lock. These chests, packed with precious manuscripts, followed
the prince or noble from one castle to another, and were even'car-
ried after him into camp. Before the invention of printing, when
twenty or thirty books formed an exceptionally large library, and
many great personages were content with the possession of one
volume, such ambulant bookcases were sufficient for the require-
ments of the most eager bibliophile. Occasionally the volumes
were kept in a small press or cupboard, and placed in a chest only
when their owner travelled; but the bookcase, as now known,
did not take shape until much later, for when books multiplied
with the introduction of printing, it became customary to fit up
for their reception little rooms called cabinets. In the famous cab-
inet of Catherine de' Medici at Blois the walls are lined with book-
shelves concealed behind sliding panels a contrivance rendered
doubly necessary by the general insecurity of property, and by the
fact that the books of that period, whether in manuscript or
printed, were made sumptuous as church jewelry by the art of
painter and goldsmith.

Long after the establishment of the printing-press, books, ex-


146 The Decoration of Houses

cept in the hands of the scholar, continued to be a kind of curios-
ity, like other objects of art: less an intellectual need than a treasure
upon which rich men prided themselves. It was not until the
middle of the seventeenth century that the taste for books became
a taste for reading. France led the way in this new fashion, which
was assiduously cultivated in those Parisian salons of which Ma-
dame de Rambouillet's is the recognized type. The possession of
a library, hitherto the privilege of kings, of wealthy monasteries,
or of some distinguished patron of letters like Grolier, Maioli, or
de Thou, now came to be regarded as a necessity of every gentle-
man's establishment. Beautiful bindings were still highly valued,
and some of the most wonderful work produced in France belongs
to the seventeenth and eighteenth centuries; but as people began
to buy books for the sake of what they contained, less exaggerated
importance was attached to their exterior, so that bindings,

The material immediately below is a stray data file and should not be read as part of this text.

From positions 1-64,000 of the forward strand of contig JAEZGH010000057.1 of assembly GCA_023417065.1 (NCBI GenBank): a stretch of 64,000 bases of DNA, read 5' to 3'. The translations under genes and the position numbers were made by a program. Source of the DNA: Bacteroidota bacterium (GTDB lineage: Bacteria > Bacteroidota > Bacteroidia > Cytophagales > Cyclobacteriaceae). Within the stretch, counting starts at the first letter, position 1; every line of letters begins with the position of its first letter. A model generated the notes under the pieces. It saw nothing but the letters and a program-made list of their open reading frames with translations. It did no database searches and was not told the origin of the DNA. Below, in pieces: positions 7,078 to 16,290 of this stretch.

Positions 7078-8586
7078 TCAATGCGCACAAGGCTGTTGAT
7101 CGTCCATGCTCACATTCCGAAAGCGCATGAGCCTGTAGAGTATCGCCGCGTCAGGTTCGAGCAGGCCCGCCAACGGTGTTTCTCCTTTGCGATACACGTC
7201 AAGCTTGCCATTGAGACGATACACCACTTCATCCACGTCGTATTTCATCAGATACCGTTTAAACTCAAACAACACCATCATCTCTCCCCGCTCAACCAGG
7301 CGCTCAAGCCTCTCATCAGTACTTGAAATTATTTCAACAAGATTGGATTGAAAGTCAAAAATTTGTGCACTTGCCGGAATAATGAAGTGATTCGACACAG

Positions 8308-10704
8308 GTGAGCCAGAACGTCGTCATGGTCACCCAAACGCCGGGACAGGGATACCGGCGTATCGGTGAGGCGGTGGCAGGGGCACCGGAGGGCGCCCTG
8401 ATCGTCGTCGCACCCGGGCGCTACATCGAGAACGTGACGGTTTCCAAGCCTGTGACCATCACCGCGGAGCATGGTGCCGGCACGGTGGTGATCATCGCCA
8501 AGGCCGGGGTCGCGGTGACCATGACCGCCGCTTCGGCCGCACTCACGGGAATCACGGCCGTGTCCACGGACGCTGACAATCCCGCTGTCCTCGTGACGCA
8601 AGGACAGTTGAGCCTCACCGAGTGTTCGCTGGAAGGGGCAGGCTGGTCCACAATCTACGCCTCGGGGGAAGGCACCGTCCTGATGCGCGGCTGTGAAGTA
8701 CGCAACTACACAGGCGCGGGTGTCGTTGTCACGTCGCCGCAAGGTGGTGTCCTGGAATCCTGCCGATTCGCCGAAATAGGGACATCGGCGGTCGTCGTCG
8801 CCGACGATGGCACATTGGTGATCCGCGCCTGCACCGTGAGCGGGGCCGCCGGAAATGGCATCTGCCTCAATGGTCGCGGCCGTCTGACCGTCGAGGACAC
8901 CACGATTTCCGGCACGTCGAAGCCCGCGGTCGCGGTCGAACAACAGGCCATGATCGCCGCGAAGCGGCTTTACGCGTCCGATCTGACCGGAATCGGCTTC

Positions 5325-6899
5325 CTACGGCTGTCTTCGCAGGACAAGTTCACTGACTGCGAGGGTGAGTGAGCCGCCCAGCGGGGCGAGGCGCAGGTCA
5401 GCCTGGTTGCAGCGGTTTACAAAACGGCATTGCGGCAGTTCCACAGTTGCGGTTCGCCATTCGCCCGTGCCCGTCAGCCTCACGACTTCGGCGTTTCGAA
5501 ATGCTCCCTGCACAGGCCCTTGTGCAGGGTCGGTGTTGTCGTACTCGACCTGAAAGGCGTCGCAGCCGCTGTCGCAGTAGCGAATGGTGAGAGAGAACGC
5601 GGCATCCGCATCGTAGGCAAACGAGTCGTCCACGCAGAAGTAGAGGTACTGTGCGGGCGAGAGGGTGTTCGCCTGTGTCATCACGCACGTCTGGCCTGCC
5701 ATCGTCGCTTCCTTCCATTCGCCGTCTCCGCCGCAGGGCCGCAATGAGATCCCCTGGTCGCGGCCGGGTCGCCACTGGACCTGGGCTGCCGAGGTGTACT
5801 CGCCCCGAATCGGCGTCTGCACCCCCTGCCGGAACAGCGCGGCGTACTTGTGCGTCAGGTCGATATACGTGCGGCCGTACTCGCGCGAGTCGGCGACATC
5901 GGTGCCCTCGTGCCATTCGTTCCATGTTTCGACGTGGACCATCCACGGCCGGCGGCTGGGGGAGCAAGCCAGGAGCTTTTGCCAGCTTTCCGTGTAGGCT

though perfect as taste and skill could make them, were seldom
as extravagantly enriched as in the two preceding centuries. Up
to a certain point this change was not to be regretted: the me-
diaeval book, with its gold or ivory bas-reliefs bordered with pre-
cious stones, and its massive jewelled clasps, was more like a mon-
strance or reliquary than anything meant for less ceremonious use.
It remained for the Italian printers and binders of the sixteenth
century, and for their French imitators, to adapt the form of the
book to its purpose, changing, as it were, a jewelled idol to a
human companion.

The substitution of the octavo for the folio, and certain modi-
fications in binding which made it possible to stand books upright
instead of laying one above the other with edges outward, gradu-
ally gave to the library a more modern aspect. In France, by the
middle of the seventeenth century, the library had come to be a







The Library, Smoking-Room, and "Den" 147

recognized feature in private houses. The Renaissance cabinet
continued to be the common receptacle for books; but as the
shelves were no longer concealed, bindings now contributed to the
decoration of the room. Movable bookcases were not unknown,
but these seem to have been merely presses in which wooden
door-panels were replaced by glass or by a lattice-work of brass
wire. The typical French bookcase d deux corps that is, made
in two separate parts, the lower a cupboard to contain prints and
folios, the upper with shelves and glazed or latticed doors was
introduced later, and is still the best model for a movable book-
case. In rooms of any importance, however, the French archi-
tect always preferred to build his book-shelves into niches formed
in the thickness of the wall, thus utilizing the books as part of his
scheme of decoration.

There is no doubt that this is not only the most practical, but
the most decorative, way of housing any collection of books large
enough to be so employed. To adorn the walls of a library, and
then conceal their ornamentation by expensive bookcases, is a
waste, or rather a misapplication, of effects always a sin against
aesthetic principles.

The importance of bookbindings as an element in house-deco-
ration has already been touched upon ; but since a taste for good
bindings has come to be regarded as a collector's fad, like accu-
mulating snuff-boxes or baisers-de-paix, it seems needful to point
out how obvious and valuable a means of decoration is lost by
disregarding the outward appearance of books. To be decora-
tive, a bookcase need not contain the productions of the master-
binders, old volumes by Eve and Derdme, or the work of Roger
Payne and Sanderson, unsurpassed as they are in color-value.
Ordinary bindings of half morocco or vellum form an expanse of

148 The Decoration of Houses

warm lustrous color; such bindings are comparatively inexpen-
sive; yet people will often hesitate to pay for a good edition
bound in plain levant half the amount they are ready to throw
away upon a piece of modern Saxe or a silver photograph-frame.

The question of binding leads incidentally to that of editions,
though the latter is hardly within the scope of this book. People
who have begun to notice the outside of their books naturally
come to appreciate paper and type; and thus learn that the
modern book is too often merely the cheapest possible vehicle for
putting words into print. The last few years have brought about
some improvement; and it is now not unusual for a publisher, in
bringing out a book at the ordinary rates, to produce also a small
edition in large-paper copies. These large-paper books, though
as yet far from perfect in type and make-up, are superior to the
average "commercial article"; and, apart from their artistic merit,
are in themselves a good investment, since the value of such edi-